It’s hard to imagine a more loathsome group than the Westboro Baptist Church, said the Los Angeles Times in an editorial. The tiny Topeka-based church is a “deranged anti-gay” organization with a bizarre belief that U.S. combat deaths in Iraq and Afghanistan are “divine retribution for America’s tolerance of homosexuality.” Church members have made a practice of showing up at funerals for American soldiers carrying signs reading, “Thank God for Dead Soldiers” and “God Hates Fags.” In 2006, Albert Snyder won a $5 million verdict against the church for picketing the funeral of his son, Matthew, a Marine killed in Iraq. A federal appeals court reversed that verdict on First Amendment grounds, and the case was argued last week before the Supreme Court. It may seem like a complex case to decide, said The Washington Post. But if we make hurt feelings the new standard for imposing limits on the First Amendment, everyone’s right to speak out will be “made dependent on the sensibilities of others.”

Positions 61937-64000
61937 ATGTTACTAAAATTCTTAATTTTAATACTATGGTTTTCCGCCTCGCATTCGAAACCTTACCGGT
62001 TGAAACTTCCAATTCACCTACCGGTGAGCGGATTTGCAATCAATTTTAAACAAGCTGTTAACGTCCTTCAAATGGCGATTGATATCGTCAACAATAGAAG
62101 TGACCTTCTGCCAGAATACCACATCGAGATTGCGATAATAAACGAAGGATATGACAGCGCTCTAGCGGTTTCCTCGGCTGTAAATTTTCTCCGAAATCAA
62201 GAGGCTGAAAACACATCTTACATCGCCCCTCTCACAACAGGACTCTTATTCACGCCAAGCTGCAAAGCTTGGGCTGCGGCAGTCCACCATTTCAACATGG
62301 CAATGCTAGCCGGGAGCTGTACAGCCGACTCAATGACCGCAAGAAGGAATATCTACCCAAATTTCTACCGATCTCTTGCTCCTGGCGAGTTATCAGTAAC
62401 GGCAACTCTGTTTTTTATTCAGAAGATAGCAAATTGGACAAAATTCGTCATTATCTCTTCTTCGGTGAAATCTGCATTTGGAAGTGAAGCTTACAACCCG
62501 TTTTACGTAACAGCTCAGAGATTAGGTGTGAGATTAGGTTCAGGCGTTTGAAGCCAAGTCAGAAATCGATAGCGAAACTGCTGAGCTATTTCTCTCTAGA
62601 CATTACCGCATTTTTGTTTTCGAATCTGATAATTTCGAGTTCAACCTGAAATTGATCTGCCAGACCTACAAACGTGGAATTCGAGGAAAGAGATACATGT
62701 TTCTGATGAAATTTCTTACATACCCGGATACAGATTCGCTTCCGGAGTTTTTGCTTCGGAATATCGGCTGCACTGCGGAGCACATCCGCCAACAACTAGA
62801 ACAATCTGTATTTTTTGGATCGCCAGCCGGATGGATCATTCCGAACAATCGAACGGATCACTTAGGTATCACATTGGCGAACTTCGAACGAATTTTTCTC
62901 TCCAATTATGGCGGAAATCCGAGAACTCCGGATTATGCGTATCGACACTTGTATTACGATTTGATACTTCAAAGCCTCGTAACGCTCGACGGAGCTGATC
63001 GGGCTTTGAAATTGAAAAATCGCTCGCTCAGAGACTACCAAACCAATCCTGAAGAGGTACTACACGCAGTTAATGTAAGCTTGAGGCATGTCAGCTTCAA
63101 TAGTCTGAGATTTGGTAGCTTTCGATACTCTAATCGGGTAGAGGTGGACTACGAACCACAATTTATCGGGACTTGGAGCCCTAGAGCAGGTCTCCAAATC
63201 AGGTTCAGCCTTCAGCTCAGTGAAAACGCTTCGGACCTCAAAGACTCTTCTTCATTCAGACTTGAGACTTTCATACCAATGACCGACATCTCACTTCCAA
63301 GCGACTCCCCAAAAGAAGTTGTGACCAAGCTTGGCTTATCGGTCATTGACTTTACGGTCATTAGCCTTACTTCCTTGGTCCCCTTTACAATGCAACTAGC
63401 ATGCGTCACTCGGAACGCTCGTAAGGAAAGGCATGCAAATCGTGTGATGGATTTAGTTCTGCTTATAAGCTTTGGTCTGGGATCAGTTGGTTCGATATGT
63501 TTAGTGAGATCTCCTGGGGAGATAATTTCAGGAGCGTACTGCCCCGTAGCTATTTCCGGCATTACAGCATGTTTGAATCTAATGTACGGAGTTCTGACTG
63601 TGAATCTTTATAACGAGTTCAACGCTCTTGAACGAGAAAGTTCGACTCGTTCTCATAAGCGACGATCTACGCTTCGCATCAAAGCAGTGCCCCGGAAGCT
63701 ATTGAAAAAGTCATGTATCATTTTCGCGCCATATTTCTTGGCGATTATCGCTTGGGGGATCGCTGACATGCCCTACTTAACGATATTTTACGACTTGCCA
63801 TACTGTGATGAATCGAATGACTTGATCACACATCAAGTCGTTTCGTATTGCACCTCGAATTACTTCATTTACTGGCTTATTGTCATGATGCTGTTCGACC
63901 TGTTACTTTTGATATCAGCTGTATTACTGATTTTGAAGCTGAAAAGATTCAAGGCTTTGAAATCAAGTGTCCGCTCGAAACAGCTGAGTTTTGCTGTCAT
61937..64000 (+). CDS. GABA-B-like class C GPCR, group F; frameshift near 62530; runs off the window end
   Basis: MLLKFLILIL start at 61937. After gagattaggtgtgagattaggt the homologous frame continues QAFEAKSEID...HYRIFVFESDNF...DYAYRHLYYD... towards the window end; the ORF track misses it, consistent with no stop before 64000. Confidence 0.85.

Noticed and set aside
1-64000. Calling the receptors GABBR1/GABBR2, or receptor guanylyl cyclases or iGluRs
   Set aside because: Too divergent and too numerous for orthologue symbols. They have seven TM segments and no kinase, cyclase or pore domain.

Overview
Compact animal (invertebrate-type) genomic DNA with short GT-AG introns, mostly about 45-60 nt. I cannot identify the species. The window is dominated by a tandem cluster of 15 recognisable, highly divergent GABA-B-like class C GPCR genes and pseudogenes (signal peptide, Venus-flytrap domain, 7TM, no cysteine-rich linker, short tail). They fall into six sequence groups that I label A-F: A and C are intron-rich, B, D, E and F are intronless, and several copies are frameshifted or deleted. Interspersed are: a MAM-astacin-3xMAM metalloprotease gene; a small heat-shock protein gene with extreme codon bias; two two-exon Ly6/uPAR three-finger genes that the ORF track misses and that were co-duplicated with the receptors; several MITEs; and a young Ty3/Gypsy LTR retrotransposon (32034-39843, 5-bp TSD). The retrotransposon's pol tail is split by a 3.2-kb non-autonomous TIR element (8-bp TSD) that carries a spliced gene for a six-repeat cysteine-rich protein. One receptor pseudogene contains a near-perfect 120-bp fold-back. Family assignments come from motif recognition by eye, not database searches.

There are limits to every right, said Clarence Page in the Chicago Tribune. “Somebody has to draw a line when free speech becomes a not-very-subtle form of personal assault.” The Westboro protesters use funeral participants as “a captive audience” for their heartbreaking message; you can’t leave your son’s funeral to get away from the protesters’ “psychological assault.” Don’t these families also have rights—such as the right to bury their sons and daughters with dignity? asked Mitch Albom in the Detroit Free Press. Perhaps society could balance the conflicting rights here by passage of a law banning protests within 10 miles of a cemetery. This way, Westboro’s nuts could stage their protests—but far from the families, the cameras, and the attention they crave.
Good luck drawing that line, said USA Today. Should strikers carrying “offensive picket signs” be required to stay 10 miles away from their employer’s property? Should women seeking abortions be able to sue the protesters outside clinics for emotional distress? Free-speech cases invariably involve disturbing acts by obnoxious people, such as the neo-Nazis who marched in Skokie, Ill., even though they deeply offended the Holocaust survivors who lived there. Supreme Court precedents on these cases are crystal-clear, said Dahlia Lithwick in Slate.com. “Even the most offensive speech is constitutionally protected.” Nearly everyone would silence the Westboro protestors if they could, but “that’s why we needed a First Amendment in the first place.”